Do you know the difference between a feature and a benefit for your product and how the two types of statements build on one another? My experience has show that most sales people are great at rattling off a list of features but are relatively inept at describing how that feature actually benefits the client. In the next few minutes I will offer you a quick primer on how to turn your list of features into a series of statements used to turn shoppers into buyers.The 40,000 ft view is this: A feature tells your client what your product does, a benefit tells your client what your product does specifically for them, and the interest check makes sure they see value. Let’s take look at how you can pair features with benefits to create situations where you clients are excited to buy from you.
The first step is to summarize and or clarify the need. This will show your client that you have been listening, and will ensure that you truly understand what it is they are looking for. A good summary would be structured like this: Mr. Client, what I am hearing is… or am I correct in saying… if the answer is no, ask a few more probing questions until you are certain you understand.
The next step is to present your feature. A feature is the thing about your product that would prompt me to want to buy. It could be how your product would reduce my costs, save me time, reduce my employee turnover, etc… This is where most sales people stop.
You however, being the stellar sales person you are will go one step further and give them the WIIFM (What’s In It For Me). This is the statement that matches up your feature with their need thus establishing benefit. The easiest way to start a benefit statement is to begin with: What this means to you, is…
Finally you end with a temperature check to ensure this item has been sufficiently dealt with. An example would be: How do you think this would be of benefit to you?
So a bare bones model would look like this:
1. Mr. Client, Am I correct in saying you are having an issue with X?
Yes I am.
2. Ok, I just wanted to make sure I was clear… One of the great things about (your product) is it produces Y outcome.
3. What that means to you is you will spend less time focusing on x problem and have more free time to focus on other issues.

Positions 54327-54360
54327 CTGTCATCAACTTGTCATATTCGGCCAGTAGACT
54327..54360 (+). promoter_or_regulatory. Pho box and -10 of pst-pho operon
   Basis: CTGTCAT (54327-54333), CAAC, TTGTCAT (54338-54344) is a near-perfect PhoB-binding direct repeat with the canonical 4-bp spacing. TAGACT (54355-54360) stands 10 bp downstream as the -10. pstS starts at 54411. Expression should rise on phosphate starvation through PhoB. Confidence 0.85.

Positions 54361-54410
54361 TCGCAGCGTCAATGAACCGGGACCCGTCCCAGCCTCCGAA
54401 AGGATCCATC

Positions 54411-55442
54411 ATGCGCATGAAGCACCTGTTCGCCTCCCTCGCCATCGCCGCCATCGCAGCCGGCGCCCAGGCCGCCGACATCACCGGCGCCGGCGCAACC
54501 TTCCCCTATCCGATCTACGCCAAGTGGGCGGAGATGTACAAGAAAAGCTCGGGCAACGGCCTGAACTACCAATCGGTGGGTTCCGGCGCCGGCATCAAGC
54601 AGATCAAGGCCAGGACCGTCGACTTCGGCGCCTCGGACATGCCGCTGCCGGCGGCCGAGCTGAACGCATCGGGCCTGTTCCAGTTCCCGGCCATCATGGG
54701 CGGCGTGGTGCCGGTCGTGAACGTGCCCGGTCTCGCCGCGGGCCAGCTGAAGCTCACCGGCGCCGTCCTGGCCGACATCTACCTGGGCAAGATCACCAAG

4. How do you think this would be of benefit to you?
Let’s put it into a real scenario we are all familiar with…
Mr. Client, what I am hearing is that you are frustrated with your current bank because you are paying high fees to get your money because you are currently working with a small bank that does not have an extensive network of ATM’s. However, you do enjoy the level of customer service you receive because you are with a small local bank that knows and understands your needs, is that correct?
Yes, in fact it drives me nuts! Last month I spent $75 on ATM fees, but I don’t want to get lost in the shuffle of a large national bank.
One of the great things about working with XYZ Credit Union is you can not only use any of our 75 no fee ATM’s but you also have access to our co-op network of ATM’s giving you access to an additional 10,000 no fee ATM’s around the country.
This network allows us to give you big bank convenience and maintain the small credit union level of customer service you currently enjoy enjoy.
How do you think this would be of benefit to you?
Create a list of as many features as you can think of for your product or service.
Match that list of features to a benefit that makes your product or service worth buying.
Practice this list until it become second nature.
This is one of the basic skills of professional selling. In future postings we will discuss how to use feature and benefit statements in voice mail, overcoming objections, and closing situations to provide greater customer service, and increase sales.